OTTAWA – Auditor general Michael Ferguson is standing by his conclusion that the federal public service’s “obedient” culture led to the “incomprehensible failure” of the Phoenix pay system.Ferguson reiterated his criticisms Thursday before the House of Commons public accounts committee — just two days after the top federal civil servant blasted the auditor general’s critique of the public service as “an opinion piece.”Ferguson’s audit report last month concluded that the Phoenix system was an “incomprehensible failure” of project management and oversight, which led to green-lighting a system that wasn’t ready.The report said it was unfathomable that no one spoke up to say it wasn’t going to work and needed to be stopped; it blamed “an obedient culture” among public servants — a message Ferguson repeated at committee Thursday.Privy Council Clerk Michael Wernick disputed that conclusion during an appearance before the same committee earlier this week, accusing the auditor of making “sweeping generalizations” about public servants.The Phoenix system has resulted in thousands of federal civil servants being under-paid, over-paid or not paid at all.Ferguson is scheduled to appear before the committee again next week, when members said they intend to delve deeper into Wernick’s criticism of the auditor general’s message.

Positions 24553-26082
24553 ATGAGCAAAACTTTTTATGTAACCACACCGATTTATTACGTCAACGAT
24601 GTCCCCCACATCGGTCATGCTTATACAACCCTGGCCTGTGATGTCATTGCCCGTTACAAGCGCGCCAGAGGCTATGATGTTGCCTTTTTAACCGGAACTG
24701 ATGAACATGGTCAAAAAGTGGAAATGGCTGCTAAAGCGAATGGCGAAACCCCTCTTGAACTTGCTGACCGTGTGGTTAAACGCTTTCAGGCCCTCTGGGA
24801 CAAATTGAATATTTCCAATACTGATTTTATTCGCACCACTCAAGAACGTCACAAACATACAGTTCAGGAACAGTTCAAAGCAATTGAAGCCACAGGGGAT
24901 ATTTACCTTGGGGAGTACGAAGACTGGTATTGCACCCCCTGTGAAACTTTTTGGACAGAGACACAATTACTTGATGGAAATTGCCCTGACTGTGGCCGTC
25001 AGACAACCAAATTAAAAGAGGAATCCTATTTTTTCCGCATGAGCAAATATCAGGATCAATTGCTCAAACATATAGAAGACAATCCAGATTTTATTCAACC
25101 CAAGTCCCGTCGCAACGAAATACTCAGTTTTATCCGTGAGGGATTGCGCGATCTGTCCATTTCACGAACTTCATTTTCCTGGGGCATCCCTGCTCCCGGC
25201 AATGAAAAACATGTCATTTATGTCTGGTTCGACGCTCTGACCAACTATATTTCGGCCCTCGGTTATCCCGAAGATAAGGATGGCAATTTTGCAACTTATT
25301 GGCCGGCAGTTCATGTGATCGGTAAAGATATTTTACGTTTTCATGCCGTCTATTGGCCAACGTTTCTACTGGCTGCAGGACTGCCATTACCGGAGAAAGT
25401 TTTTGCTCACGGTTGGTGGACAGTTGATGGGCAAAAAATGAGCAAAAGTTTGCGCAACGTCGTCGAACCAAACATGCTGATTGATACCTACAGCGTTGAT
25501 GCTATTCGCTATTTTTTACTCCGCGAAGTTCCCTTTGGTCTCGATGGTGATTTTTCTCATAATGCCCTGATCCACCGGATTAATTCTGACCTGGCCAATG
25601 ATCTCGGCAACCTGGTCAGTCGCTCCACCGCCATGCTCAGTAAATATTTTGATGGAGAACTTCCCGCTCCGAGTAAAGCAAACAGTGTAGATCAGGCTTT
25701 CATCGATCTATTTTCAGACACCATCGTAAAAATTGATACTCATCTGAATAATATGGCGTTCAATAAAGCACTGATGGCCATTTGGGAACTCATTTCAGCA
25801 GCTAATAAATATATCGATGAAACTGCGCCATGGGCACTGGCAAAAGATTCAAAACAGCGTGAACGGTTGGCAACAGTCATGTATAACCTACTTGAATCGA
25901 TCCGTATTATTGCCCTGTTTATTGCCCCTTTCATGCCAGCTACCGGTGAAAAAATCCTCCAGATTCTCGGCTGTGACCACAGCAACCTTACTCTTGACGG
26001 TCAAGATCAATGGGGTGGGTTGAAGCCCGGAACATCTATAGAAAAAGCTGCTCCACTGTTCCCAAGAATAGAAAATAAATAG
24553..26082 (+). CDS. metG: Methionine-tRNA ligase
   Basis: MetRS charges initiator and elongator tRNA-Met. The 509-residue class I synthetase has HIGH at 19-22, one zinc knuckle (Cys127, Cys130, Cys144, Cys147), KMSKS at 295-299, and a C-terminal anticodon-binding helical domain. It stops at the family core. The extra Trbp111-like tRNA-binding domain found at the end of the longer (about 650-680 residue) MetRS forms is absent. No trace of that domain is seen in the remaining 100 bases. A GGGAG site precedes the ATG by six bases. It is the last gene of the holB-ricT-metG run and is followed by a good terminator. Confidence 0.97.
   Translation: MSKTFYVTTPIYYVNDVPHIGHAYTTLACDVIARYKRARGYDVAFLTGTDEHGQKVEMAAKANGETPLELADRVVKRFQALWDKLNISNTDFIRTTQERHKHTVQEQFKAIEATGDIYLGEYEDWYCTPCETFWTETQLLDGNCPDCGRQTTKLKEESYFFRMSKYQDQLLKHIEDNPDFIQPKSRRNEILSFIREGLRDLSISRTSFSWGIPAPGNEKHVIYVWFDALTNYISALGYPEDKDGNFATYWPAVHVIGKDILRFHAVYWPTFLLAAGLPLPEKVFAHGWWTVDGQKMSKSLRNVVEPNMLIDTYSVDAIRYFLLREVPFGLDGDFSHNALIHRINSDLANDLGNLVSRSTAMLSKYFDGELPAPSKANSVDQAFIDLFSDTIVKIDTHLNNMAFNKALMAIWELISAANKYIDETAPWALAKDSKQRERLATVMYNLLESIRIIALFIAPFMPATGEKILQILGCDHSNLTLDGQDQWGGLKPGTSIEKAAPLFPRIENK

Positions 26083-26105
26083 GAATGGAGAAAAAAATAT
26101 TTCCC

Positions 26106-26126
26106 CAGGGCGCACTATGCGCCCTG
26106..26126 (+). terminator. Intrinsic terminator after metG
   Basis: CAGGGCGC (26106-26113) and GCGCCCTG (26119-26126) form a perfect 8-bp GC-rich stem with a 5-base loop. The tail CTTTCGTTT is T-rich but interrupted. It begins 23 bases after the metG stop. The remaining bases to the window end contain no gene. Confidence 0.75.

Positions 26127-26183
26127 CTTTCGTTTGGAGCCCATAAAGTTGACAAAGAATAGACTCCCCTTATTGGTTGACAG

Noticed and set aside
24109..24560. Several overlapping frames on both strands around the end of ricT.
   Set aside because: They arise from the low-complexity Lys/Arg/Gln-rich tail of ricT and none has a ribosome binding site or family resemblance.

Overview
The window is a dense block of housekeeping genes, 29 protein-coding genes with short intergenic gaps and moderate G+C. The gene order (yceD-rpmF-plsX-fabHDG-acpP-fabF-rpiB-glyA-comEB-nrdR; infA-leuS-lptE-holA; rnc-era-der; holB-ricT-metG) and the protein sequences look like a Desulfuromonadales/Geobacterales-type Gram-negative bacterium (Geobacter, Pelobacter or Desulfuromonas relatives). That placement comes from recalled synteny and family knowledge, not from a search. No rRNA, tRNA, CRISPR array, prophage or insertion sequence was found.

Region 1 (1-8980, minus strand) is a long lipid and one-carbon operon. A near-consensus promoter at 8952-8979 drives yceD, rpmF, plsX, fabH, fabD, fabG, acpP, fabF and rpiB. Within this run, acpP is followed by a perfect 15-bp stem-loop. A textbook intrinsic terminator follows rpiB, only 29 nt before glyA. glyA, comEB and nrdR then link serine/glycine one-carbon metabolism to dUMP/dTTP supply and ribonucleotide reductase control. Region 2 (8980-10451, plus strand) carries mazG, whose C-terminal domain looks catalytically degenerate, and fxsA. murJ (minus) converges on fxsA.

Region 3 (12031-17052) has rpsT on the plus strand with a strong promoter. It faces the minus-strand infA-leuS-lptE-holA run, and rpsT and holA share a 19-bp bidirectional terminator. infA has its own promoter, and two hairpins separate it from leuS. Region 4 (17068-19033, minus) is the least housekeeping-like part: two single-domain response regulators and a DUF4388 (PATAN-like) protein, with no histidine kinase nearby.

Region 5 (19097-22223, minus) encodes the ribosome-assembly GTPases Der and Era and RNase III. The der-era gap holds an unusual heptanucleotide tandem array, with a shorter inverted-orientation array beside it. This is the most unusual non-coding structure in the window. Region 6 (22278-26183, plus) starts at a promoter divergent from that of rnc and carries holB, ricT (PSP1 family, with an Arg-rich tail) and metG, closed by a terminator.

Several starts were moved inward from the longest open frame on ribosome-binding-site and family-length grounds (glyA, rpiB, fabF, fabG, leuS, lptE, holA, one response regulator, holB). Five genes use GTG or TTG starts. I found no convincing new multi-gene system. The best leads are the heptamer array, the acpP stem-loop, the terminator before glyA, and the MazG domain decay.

To the left are the factors I used and the weights I assigned each.Some things don’t matter in my book. I don’t take into account our prematch ratings of each team. A Bayesian would figure that the better teams are more likely to play better soccer, but in a tournament that has seen favorites dominate the later stages, I don’t want to give them any other advantages.Also, while knockout matches get a boost because they’re considered more meaningful than group-stage matches, I also don’t give any extra credit for knockout games that are tied after 90 minutes. Part of the beauty of soccer is that matches take a predictable, and brief, amount of time. So all stats are normalized to a 90-minute match, and penalty kicks don’t factor in. Relatedly, I have no bias for or against draws. Either they come in the group stage and are critical to standings, or they’re in the knockout stage and are settled by penalty kicks.I didn’t merely add together these numbers. A typical match had 725 completed passes per 90 minutes, but just 2.65 goals per 90 minutes. Plus, some of the measures were expressed in percentages. So I used standard scores, aka Z scores: the number of standard deviations each measure was from the mean. Each match’s final score was the weighted sum of Z scores for each measure.And here are the Top 10 and bottom 10 matches, according to my method:Belgium-U.S. did well across the categories. It was meaningful and close for all but the two minutes between the second Belgium goal and the lone U.S. goal. It had lots of one-on-ones, chances and expected assists; and few offsides, bookings and major errors.In other words, it was the mirror image of the dreadful France defeat of Honduras. France led comfortably for nearly all of the second half. The match had few one-on-ones, a relatively low proportion of shots that were on goal, few chances or assists, and an own goal by Noel Valladares, the Honduras goalkeeper.While I’m comfortable with both of these choices, I was surprised to see the two semis in my top 10. Germany’s rout of Brazil wasn’t competitive after the first 20 minutes, but the German attack’s efficiency and pinpoint passing made it look like a classic anyway. (It also had few fouls, bookings and offsides calls.) And it did have a certain car-wreck quality that made it highly watchable. Argentina’s penalty-kick ouster of the Netherlands was highly meaningful and close throughout, with accurate passing. That helped it overcome the lack of goals and, especially, chances — the fewest per 90 minutes of any match so far.The rankings also make me want to watch replays of Nigeria — which had two top-five matches — and they provide a parting insult to Spain, which played two matches in the bottom 10. They also highlight the drama of the Round of 16, which had three of the top nine matches.Just to show how much my preferences matter, I tested a few small changes in the weightings and came up with different results. Weight goals per 90 minutes by four instead of one, and Germany-Brazil is the best match of the World Cup in addition to the most surprising. Or shift the weight on successful tackle percentage to four, and Germany-Algeria takes the prize. (No simple tweak, though, can rescue France-Honduras.)As these examples demonstrate, this ranking, like any other, is arbitrary. The factors I included and the weights I chose were based on what data I had available and my preferences. Let me know in the comments how you’d rank the matches, or rank them yourselves. There are lots of stats available at FIFA.com and Whoscored.com. I thought it’d be fun to try to devise a way to rank the 62 World Cup matches played through Wednesday for sheer entertainment value. After all, most people in the world entered the tournament without their home country to support. And many people who live in one of the 32 nations with a contender have seen their country’s team knocked out and had to choose whether to adopt a new side to support, or to simply cheer for good, exciting soccer — or, in other words, what was absent from France-Honduras, the worst match by my measure.So, what defines good, exciting soccer? What sets Belgium 2-U.S. 1, the best match of the tournament by my ranking, apart from France 3-Honduras 0, the worst? Anyone who thinks about the question probably would answer it a little differently. Here are my answers: A match needs to matter. Knockout matches matter the most, while the third of the three group-stage matches sometimes matter much less, particularly when the two teams have been eliminated from the knockout stage already.A match needs to be close for most of the time. It can end 4-0, so long as it was 1-0 until the final minutes.All else equal, a match with more goals is more fun than one with fewer goals. But not all goals are created equal. Goals caused by opponent errors aren’t the result of good play, so each one is as bad as other goals are good. I prefer assisted goals, so they get a 50 percent boost.Whatever the final score, a match will be more entertaining if it has more chances. And meaningful chances matter more. So a better match will have a greater number of expected goals and assists. Our expectation is based on the location of shots and passes — and a model built by TruMedia to estimate the expected number of goals and assists based on these shots and passes and how they’re coded by Opta’s match analysts (TruMedia supplied the Opta data for this exercise). Good chances are entertaining whether or not they lead to goals: When they don’t, a defender or goalkeeper is probably partially responsible. But missed shots are no fun and a sign of bad play. So the higher the percentage of all those shots that aren’t blocked by the defense that are on target, the better.One-on-one showdowns between an offensive player and a defensive counterpart are exciting. The more of these, the better.The greater the number of completed passes, the more the ball is moving and teammates are collaborating. Incomplete passes could be the result of ambitious passing, of bad touches or of good defense, so I ignore them.Tackles are good, but missed tackles aren’t. So the higher the percentage of attempted tackles that are successful, the better.Flowing play is better than lots of referee whistles. So the fewer fouls, the fewer bookings and the fewer offsides calls, the better.There aren’t many stats that directly measure errors, so I use one of those — misplays on crosses by goalkeepers — along with own goals and goals caused by defensive errors as a proxy for sloppy play in meaningful moments.